Consent and the GDPR: what approaches are universities taking?

We’ve already published some practical guidance for institutions on how to interpret and apply the new EU legislation – the General Data Protection Regulation – with regards to requesting student consent for the use of their data for learning analytics. We suggested that institutions should:

  • Not ask for consent for the use of non-sensitive data for analytics (our current understanding is that this can be considered as of legitimate interest or public interest)
  • Ask for consent for use of sensitive data (which, under the GDPR, will be called “special category data”)
  • Ask for consent to take interventions directly with students on the basis of the analytics

As this is an important topic, we asked seven of our pathfinder institutions – those which are moving forward fairly rapidly with implementing Jisc’s learning analytics architecture – how they are approaching the area of requesting consent for the collection and use of student data.

Are the institutions following our suggested approach?

6 of the 7 universities said that they were basically taking our suggested approach, outlined above. One is going to seek consent for the use of special category data e.g. ethnicity, for returning and newly enrolling students for the purposes of learning analytics. They will not yet be ready to implement alerts and interventions so will not at present be seeking consent for interventions based on risk calculations.

Another institution is drafting a new data collection notice which includes specific reference to using engagement data. They’re not yet using special category data for learning analytics but will seek consent if they do so in the future. Neither have they yet agreed a formal approach towards obtaining consent for interventions.

The seventh university is being “more conservative” (their words) by requesting consent from students taking part in a pilot for the use of any of their data, not just their special category data. This institution says that it interprets the law such that if use of the data is not contractual then it must be based on consent. They do not consider pilot projects to be part of the contract with students. With full-scale implementation of learning analytics however this university would be looking to tie its use to the learning and teaching contract instead – with consent being sought only for the use of special category data and interventions.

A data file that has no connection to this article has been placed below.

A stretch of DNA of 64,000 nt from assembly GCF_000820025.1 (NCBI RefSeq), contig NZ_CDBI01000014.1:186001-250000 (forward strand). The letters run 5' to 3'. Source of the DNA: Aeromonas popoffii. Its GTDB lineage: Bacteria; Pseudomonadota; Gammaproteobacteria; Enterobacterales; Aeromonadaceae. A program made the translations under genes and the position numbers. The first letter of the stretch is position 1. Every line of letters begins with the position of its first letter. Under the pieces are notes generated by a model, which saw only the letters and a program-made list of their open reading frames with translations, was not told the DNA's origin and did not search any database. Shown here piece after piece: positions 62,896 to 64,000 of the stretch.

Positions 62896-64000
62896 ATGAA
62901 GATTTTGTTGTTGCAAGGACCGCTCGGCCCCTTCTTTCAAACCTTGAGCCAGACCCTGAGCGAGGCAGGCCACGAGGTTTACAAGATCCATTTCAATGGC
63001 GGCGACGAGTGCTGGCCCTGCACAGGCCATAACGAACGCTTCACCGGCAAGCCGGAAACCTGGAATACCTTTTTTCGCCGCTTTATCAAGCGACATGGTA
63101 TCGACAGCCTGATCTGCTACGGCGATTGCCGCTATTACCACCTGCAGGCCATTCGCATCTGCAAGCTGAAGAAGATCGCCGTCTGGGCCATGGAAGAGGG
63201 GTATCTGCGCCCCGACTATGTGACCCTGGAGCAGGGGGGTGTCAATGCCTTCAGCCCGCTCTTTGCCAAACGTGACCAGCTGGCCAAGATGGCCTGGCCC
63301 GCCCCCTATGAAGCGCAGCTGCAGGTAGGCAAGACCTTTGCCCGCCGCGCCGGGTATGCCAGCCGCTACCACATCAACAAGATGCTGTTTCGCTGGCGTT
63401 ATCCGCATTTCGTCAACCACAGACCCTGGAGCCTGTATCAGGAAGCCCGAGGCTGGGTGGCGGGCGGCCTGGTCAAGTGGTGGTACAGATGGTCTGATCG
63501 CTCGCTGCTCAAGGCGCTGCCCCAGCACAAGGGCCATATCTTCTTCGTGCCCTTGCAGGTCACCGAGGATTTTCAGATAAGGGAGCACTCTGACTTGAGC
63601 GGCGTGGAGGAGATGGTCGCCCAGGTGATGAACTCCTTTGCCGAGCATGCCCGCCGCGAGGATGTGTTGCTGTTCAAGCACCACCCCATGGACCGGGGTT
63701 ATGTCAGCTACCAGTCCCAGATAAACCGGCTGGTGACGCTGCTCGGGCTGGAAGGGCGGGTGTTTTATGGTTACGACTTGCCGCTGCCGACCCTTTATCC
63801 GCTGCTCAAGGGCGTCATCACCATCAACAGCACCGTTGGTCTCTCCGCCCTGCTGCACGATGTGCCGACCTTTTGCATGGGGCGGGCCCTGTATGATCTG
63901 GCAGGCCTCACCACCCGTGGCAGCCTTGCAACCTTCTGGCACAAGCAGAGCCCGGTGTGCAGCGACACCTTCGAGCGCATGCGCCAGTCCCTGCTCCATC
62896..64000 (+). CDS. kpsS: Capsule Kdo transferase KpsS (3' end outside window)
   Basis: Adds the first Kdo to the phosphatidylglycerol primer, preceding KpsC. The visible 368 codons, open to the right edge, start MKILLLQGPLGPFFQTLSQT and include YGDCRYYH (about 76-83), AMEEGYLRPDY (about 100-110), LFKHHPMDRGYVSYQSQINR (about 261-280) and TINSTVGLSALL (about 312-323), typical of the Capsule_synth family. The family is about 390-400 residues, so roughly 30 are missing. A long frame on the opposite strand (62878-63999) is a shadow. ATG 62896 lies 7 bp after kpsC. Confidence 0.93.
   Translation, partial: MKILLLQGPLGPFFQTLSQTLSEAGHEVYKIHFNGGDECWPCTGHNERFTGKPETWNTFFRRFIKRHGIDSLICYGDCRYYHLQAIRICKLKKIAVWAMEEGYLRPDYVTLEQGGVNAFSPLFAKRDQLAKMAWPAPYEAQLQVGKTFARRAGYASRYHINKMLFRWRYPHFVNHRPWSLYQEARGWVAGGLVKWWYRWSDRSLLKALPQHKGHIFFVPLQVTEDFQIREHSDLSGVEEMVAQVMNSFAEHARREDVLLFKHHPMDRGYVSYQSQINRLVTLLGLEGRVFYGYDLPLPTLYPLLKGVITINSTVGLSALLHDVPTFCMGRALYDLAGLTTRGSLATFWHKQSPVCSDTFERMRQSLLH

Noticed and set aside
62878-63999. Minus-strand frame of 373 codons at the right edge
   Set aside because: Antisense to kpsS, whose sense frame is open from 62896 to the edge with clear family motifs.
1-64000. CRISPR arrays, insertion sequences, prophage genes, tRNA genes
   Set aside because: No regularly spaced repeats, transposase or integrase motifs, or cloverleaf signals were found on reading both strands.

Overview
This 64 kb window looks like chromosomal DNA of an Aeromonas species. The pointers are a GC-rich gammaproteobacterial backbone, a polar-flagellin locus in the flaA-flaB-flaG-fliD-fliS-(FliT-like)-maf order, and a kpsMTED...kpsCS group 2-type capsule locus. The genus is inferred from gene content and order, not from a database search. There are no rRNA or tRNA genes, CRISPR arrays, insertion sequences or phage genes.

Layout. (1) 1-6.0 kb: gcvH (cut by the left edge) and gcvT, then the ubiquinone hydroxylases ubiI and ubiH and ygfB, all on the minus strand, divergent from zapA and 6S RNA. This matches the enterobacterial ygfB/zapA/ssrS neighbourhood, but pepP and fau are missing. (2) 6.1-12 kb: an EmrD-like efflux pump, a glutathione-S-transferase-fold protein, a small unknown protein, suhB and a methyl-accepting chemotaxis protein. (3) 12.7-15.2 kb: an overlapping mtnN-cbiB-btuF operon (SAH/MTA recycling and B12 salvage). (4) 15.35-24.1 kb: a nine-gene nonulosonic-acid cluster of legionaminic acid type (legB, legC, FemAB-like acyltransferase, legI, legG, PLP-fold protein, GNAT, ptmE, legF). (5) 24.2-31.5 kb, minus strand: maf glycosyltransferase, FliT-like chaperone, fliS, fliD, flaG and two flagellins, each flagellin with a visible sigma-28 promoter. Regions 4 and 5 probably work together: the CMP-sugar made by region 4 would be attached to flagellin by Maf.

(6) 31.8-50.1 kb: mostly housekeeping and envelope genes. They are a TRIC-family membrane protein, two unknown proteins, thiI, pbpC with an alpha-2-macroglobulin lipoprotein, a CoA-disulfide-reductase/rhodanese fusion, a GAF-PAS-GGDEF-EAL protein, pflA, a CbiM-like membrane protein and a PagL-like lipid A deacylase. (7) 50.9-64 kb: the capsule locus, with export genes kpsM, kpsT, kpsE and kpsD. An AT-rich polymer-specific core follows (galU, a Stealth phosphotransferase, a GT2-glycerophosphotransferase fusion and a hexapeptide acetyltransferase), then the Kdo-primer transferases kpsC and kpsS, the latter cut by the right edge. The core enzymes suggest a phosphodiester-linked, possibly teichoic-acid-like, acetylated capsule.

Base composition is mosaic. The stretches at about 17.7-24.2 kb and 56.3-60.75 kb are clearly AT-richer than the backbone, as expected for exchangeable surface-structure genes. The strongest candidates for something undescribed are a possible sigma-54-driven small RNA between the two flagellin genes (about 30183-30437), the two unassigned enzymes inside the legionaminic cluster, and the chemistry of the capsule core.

What wording are they using?

Our draft learning analytics policy and student guide, based on those developed for the University of Gloucestershire, are being used by several of the institutions. One of these recently requested a clarification on the sensitive data part of our model LA policy, which we propose to adapt by adding the final clause in the following:

Any use of such data for learning analytics will be fully justified, documented in the Student Guide to Learning Analytics and require the consent of the student concerned.

Another university is awaiting further advice from the Information Commissioner’s Office before coming up with a form of words on the enrolment form which would clarify what student data they are processing and why.

One of our other pathfinder institutions is planning to update their consent notice to include a note about attendance capture, also adding a line about learning analytics with links to their LA policy and student guide.

A further institution said that it’s in the process of finalising the wording of its consent notice, which is short and concise, and preceded by an email from their student union president, explaining what learning analytics is and why consent is being requested.

How are staff and students being informed?

The approach varies from one university providing a basic information webpage on what learning analytics is and what they’re planning to do with it – to another which is about to discuss four documents at its learning, teaching and assessment committee: LA policy, LA student guide, FAQs and data collection notice. A few institutions have already put such documents through their relevant committees.

The university mentioned earlier, which is carrying out a pilot and currently requesting consent for all data to be used for learning analytics, provides a consent pop-up box at point of enrolment for those students on the pilot. This includes a link to its learning analytics policy. A director of ethics has been appointed and has oversight of the policies and wording. Their staff are kept informed through face to face engagement.

Conclusion

There seems to be broad agreement among our pathfinder institutions that our suggested approach relating to GDPR and consent make sense for them. We will obviously keep this under review and will also be keeping a close eye on further guidance from the Information Commissioner’s Office.

My main concern here is that any student who does not opt-in to the inclusion of their data in learning analytics potentially disadvantages both themselves and their peers, by reducing the size and coverage of the data set – and hence its usefulness.

Our proposed approach gives learners control over whether the institution can use their special category (sensitive personal) data for learning analytics and whether they’re happy to be contacted in the event that they’re deemed to be at risk. But it still allows the rest of the data to be collected and analysed by the institution in order to enhance education for current and future students.

There’s a balance to be struck here between student privacy and what the institution regards as in the best academic interests of learners. Importantly, this approach helps to protect students and means that institutions can proceed with learning analytics while staying within the law.

 

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